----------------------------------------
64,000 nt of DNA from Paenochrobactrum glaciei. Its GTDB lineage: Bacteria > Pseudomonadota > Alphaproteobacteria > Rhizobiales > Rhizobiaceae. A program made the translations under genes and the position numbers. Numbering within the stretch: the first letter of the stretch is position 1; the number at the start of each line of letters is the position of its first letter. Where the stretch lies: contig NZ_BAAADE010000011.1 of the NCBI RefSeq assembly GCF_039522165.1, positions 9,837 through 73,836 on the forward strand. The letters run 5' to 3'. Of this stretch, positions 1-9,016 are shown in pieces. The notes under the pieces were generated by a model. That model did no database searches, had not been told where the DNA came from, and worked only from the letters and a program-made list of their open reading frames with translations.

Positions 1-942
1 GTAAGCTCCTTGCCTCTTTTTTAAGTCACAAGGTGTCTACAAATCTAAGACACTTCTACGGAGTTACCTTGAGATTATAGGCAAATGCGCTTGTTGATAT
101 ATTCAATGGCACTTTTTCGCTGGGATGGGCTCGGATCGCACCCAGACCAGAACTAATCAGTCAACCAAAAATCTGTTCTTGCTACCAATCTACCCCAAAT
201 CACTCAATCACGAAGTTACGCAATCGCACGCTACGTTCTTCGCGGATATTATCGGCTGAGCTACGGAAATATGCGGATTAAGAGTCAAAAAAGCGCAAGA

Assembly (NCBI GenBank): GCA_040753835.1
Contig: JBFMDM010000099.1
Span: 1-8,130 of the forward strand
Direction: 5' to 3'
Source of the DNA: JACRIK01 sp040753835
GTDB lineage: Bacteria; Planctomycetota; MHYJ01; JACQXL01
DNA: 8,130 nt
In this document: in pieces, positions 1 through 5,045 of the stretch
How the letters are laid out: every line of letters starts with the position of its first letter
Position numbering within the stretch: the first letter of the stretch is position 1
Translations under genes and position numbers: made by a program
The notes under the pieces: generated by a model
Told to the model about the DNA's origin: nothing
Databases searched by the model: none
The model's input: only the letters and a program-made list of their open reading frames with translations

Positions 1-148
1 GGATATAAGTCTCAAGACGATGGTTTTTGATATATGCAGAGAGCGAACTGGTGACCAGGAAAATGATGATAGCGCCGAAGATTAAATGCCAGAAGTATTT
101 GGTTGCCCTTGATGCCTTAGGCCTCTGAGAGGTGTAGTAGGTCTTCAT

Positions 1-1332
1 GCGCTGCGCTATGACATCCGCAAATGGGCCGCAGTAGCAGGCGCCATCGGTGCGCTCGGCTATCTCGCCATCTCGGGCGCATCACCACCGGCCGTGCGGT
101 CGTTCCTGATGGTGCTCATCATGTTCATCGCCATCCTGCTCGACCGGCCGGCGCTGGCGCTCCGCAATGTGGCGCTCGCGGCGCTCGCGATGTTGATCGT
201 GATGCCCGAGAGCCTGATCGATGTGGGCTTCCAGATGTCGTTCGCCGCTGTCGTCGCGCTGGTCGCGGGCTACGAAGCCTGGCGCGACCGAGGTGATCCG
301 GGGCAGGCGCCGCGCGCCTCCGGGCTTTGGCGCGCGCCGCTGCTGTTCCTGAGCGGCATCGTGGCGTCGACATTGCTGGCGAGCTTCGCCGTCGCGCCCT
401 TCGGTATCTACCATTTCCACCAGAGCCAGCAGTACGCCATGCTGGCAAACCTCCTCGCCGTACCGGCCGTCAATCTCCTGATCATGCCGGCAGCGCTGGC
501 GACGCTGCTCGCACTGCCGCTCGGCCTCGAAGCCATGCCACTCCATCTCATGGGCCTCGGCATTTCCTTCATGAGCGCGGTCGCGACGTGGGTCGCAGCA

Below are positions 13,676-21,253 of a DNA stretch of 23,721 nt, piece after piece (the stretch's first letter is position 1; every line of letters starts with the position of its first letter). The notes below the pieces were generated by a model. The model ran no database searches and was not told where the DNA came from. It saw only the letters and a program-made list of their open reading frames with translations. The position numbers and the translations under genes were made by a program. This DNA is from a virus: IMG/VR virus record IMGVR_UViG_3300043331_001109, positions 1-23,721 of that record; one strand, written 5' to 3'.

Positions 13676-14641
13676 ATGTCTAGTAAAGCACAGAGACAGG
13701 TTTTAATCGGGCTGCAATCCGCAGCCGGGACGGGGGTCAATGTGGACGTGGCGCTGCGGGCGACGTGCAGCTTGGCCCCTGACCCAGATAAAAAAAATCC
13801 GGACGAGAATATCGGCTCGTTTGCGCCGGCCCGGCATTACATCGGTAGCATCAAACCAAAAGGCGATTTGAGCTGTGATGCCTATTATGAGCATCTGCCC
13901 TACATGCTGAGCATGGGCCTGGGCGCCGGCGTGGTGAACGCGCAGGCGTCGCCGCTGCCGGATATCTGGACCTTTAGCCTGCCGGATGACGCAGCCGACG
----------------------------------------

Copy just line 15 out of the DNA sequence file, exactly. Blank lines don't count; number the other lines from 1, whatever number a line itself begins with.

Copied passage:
Position numbering within the stretch: the first letter of the stretch is position 1